Release Date: March 17, 1973
Runtime: 150 minutes (feels like it!)
Studio: Columbia Pictures (Sony)
Director: Charles Jarrott
Cast: Peter Finch; Liv Ullmann; John Gielgud; Sally Kellerman; George Kennedy; Michael York; Olivia Hussey; Bobby Van; James Shigeta; Charles Boyer
Hoo-boy! Where to start with this one?
This is Ross Hunter’s infamous musical version of James Hilton’s “Lost Horizon.” Essentially laughed off the screen in 1973, Columbia Pictures was so ashamed of this movie that they never released it on home video (until they recently decided ‘What the hell!’ and released it on DVD on October 6, 2011 – available at Amazon), even though it clearly cost a bunch of money and had some big name (for the time) stars in it. In fact, in film circles, this cinematic dung heap is known as ‘Lost Investment.’ Ouch!!
To be fair, it is tough not to view this movie nowadays without being at least somewhat biased, given its tremendous reputation. I will try, however, to be as objective as possible. The story kicks-off in a fictitious Asian country where a revolution is about to take place. Richard Conway (Peter Finch), some sort of global diplomat, corrals the last remaining Americans onto a plane headed for Hong Kong. The passengers include his brother, George (Michael York), engineer Sam Cornelius (George Kennedy), alleged comedian Harry Lovett (Bobby Van), and pill-popping journalist, Sally Hughes (Sally Kellerman). But, surprise, the plane is hijacked and heads west, instead of east, and crash lands in the middle of nowhere. Just when the group has resigned itself to the fact that they could be stranded for a very long time, a monk named Chang (John Gielgud!) and his band of merry monks arrives and escorts the group to his lamasery, in the utopia known as Shangri-La. Shangri-La is some place…no one ever grows old, the weather is better than San Diego, and everyone has this perma-smile on his or her face.
Now here is where the movie really gets weird, as it turns into a full-on musical, complete with songs by none other than Burt Bacharach and Hal David!! Wasting no time, Sally seems to be thinking what the rest of us are, and tries to jump off a ledge…only to be stopped by Brother To-Lenn (James Shigeta), sort of Shangri-La’s valet. While the rest of the group gathers for dinner, Olivia Hussey, as the beautiful Maria, treats them to a song-and-dance number called “Share the Joy,” which will, unfortunately, become the movie’s anthem. At this point, you really begin to notice how much of a product of the 70’s this movie is. Not just in the music, but in dialogue (hard to believe that this schlock was written by “The Normal Heart” playwright, Larry Kramer). Everything is spoken in terms of 1970’s New Age-y wisdom, especially by Chang, who spouts winners such as: “We rule with moderate strictness and, in return, we are satisfied with moderate obedience. As a result, our people are moderately sober, moderately chaste, and moderately honest.” There must be some type of liquid anti-depressant in that water that all those extras seem to be lugging around.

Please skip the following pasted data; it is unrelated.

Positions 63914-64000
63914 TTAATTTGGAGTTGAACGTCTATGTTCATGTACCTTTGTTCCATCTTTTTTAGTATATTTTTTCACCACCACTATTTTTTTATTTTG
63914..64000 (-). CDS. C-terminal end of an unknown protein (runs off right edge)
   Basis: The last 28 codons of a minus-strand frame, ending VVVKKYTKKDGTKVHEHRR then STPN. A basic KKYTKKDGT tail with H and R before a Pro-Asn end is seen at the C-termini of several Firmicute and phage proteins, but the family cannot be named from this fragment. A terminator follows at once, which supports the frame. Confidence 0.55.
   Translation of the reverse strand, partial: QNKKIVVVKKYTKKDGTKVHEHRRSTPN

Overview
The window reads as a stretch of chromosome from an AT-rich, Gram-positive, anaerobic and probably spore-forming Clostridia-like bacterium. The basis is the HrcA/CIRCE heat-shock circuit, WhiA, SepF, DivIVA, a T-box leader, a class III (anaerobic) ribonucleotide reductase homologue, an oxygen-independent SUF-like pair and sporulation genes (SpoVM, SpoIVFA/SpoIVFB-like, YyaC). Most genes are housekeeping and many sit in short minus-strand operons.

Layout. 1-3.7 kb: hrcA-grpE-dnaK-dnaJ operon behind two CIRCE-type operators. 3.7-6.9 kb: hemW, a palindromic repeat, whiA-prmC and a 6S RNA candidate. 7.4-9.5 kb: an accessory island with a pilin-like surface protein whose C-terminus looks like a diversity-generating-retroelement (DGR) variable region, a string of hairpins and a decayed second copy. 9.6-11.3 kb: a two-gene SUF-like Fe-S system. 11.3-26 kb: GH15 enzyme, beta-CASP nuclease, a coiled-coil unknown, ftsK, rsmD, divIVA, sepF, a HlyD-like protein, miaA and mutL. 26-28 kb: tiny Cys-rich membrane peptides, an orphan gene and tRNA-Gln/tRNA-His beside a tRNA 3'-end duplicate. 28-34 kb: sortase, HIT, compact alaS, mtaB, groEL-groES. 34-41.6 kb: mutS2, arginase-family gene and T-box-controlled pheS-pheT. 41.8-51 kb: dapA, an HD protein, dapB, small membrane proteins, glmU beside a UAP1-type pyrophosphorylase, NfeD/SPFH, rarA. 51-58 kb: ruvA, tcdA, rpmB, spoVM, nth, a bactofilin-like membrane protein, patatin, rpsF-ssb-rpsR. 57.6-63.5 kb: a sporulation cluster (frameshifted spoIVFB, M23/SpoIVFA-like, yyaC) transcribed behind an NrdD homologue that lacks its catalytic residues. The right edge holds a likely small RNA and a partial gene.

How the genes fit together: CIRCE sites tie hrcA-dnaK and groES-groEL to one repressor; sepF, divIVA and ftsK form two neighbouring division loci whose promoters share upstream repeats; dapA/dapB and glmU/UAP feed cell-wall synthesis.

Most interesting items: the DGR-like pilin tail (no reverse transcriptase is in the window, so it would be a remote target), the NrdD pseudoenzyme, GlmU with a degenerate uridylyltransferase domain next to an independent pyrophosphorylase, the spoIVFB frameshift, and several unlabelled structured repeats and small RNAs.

The rest of the plot concerns each individual’s acclimation to Shangri-La, and their decision whether to stay or to leave. The longer they stay, the more apparent it becomes that they may have been brought to Shangri-La on purpose. Da-dum……
The story now plays out amidst several of the most oddly staged musical sequences you’re likely ever to see. The lackluster choreography by Hermes Pan, consists of little more than the swinging of one’s hips and the flailing around of one’s arms. This is never more evident than in the “Sound of Music” rip-off number, “The World is a Circle” and during Sally Kellerman’s hilarious solo “Reflections.” Talk about graceless!! Only Bobby Van proves at least partially talented during his moderately entertaining number, “Question Me An Answer.”
As for the singing, well….apparently, someone thought it was a good idea to get non-musical performers (with the exception of Van) to appear in a big-budget movie musical. Everyone is dubbed, badly, except for Van, Kellerman, and Shigeta. The non-singing talents of Peter Finch, in particular, are underlined by the decision to have most of his songs presented as his inner thoughts! When he does get the opportunity to lip-sync, it’s actually quite astounding how unmatched his lips are to the soundtrack. Oy!! Liv Ullman fares no better, really. She is unquestionably talented, as her years as Bergman’s muse will attest to, but here she has this catatonic look on her face that is just creepy. The best I can say about Michael York’s performance is that he looks great in a turtleneck. The only time I was somewhat engaged was during Charles Boyer’s (!) two scenes as the High Lama…probably because he was sitting down and not flailing around like the rest of the cast.
This movie was released at a time when big, splashy movie musicals were on the cusp of being passé, and audiences stayed away in droves. It has become a legendary cinematic misfire that everyone involved, I’m sure, would like to have erased from their resumes. Of course, the film has its defenders, but the only way I can defend this film is in terms of high-quality camp. In that respect, it will remain alongside “Xanadu” and “Glitter” as big budget movie musical catastrophes that bad cinema aficionados must see before they die.
I give this film two reels because, while not a good film by any stretch, it really is a sight to behold…just cover your ears!
[tell-a-friend id=”1″ title=”Tell a friend”]